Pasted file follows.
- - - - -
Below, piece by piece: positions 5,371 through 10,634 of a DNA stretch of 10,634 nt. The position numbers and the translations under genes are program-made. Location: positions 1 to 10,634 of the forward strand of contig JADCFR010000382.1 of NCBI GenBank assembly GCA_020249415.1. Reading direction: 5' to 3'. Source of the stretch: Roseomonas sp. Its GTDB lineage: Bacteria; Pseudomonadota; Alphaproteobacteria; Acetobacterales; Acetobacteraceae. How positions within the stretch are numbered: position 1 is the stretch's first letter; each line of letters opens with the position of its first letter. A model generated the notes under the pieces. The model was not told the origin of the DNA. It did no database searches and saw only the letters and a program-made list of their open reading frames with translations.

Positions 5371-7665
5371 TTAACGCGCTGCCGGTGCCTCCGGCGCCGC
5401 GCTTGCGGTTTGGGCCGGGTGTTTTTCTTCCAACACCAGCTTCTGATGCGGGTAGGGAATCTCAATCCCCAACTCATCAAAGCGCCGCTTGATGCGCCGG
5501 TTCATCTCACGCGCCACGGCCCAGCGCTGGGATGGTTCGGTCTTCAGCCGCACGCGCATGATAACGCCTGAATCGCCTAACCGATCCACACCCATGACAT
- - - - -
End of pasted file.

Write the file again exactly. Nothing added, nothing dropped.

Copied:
Below, piece by piece: positions 5,371 through 10,634 of a DNA stretch of 10,634 nt. The position numbers and the translations under genes are program-made. Location: positions 1 to 10,634 of the forward strand of contig JADCFR010000382.1 of NCBI GenBank assembly GCA_020249415.1. Reading direction: 5' to 3'. Source of the stretch: Roseomonas sp. Its GTDB lineage: Bacteria; Pseudomonadota; Alphaproteobacteria; Acetobacterales; Acetobacteraceae. How positions within the stretch are numbered: position 1 is the stretch's first letter; each line of letters opens with the position of its first letter. A model generated the notes under the pieces. The model was not told the origin of the DNA. It did no database searches and saw only the letters and a program-made list of their open reading frames with translations.

Positions 5371-7665
5371 TTAACGCGCTGCCGGTGCCTCCGGCGCCGC
5401 GCTTGCGGTTTGGGCCGGGTGTTTTTCTTCCAACACCAGCTTCTGATGCGGGTAGGGAATCTCAATCCCCAACTCATCAAAGCGCCGCTTGATGCGCCGG
5501 TTCATCTCACGCGCCACGGCCCAGCGCTGGGATGGTTCGGTCTTCAGCCGCACGCGCATGATAACGCCTGAATCGCCTAACCGATCCACACCCATGACAT